You may consider making axles to suit the front wheel. They are reduced to 7/16 LH thread and internal bearing size. I dont like the idea of the brake side not having a lock nut and relying on the outer axle fork nut to tightened to the fork. I like to change the bearing distance on the axle and recess into the brake plate a lock nut. There is also a spacer about 1/2 between the dust cap adjuster nut to centre the wheel. If you dont have the tapered bearings which if avail cost a fortune I have in the past used common roller bearings which fit the axle and with a length of stainless strap around the outer race press in nicely. Oh yeh and if you are short of wheel nuts, LH wheel nuts from Chrysler Valiants 7/16 unf 20 tpi.



thanks heapsfor the information..

the wheels I,ll just spray ,m least until I have a bike..
I will make the axle.. maybe just put all together on the hub...and make that fit the fork...just be real nice to at least have the original axle length to start to work from..
then at least I would know my fork spacing is close...distance between legs..
the bearings and spacers.. I have put together a few ajs and matchys..  and had to make something to replace the taper bearings and axle for those...front and back..was easy enough...good practice threading those thin nuts
swapped a few late and early Harley wheels..same for those...
yeah...never thought about the dodge wheels and their 7/16 left handers...that must be why all those old valiant have the wheels missing on one side
if you ever need and easy supplier for odd 7/16 left...traceys in pommyland are great..

got some great new  handlebars made at Burleigh bars...

oily bloke

I have some old EW spindles which are beyond help but I will dig them out over the weekend and post the lengths. Front and rear are different.
I made a new Pr and fitted metric roller bearings with thin wall sleeves to suit. I used 10mm Rh 1mm pitch threads both sides. Plenty of miles and no problems.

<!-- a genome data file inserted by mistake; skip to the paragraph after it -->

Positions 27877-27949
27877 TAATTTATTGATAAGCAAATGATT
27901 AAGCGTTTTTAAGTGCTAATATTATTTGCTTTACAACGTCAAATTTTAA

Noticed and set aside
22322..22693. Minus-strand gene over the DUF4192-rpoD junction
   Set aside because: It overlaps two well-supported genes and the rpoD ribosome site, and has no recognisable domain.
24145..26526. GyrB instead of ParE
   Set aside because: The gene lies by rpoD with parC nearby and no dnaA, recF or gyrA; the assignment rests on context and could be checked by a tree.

thanks for that andy..
greatly appreciated...not a big challenge to engineer...but so nice to know what it was supposed to be..
esp as I need the length to set the wheel space width on my forks...

oily bloke

I lied! I cannot find the spindles but I have found a drawing of the new ones I made. A bit rough but you should get the idea.
I used 6003 metric bearings with thin wall sleeves to fit the hub.
The threaded ends are 12mm x 1mm pitch both RH threads not 10mm as I said in my previous post.
I made both spindles the same. The front extends a little from the fork blades but so did the original.
Hope that helps.



mate you are a legend.
  that is big help...I just didn't know what the actual width of the forks are supposed to be...a bit wide or narrow...likely mess up the way they are supposed to work...

I,ll go downstairs and check the width on what I have...

you have 52mm threaded on one side and 57 threaded on the other??   do you have nuts on the inside of the fork...???  up against the bearings??

take a look at my wheel ...see if I can work out your system..  I have changed out al the tapered bearings on my ajs,s and matchlesses..was an easy enough task

oily bloke

the 52 & 57 is the thread length. The longer side is to cater for offset brake side. A nut is loctited to retain the bearings either side and locked off with the outer wheel nut.
The dust collar was fabricated from a stainless egg shaped egg timer off ebay for a couple of quid and I shimmed the brake plate to suit to cater for wear.
My theory is that if the blades are assembled parallel to each other at the head stock and they are parallel at the spindle then you can adjust the spindle to suit what you have.
I would suggest you measure the inner distance between bearings in the hub to ensure yours is the same as these bikes are nearly 90!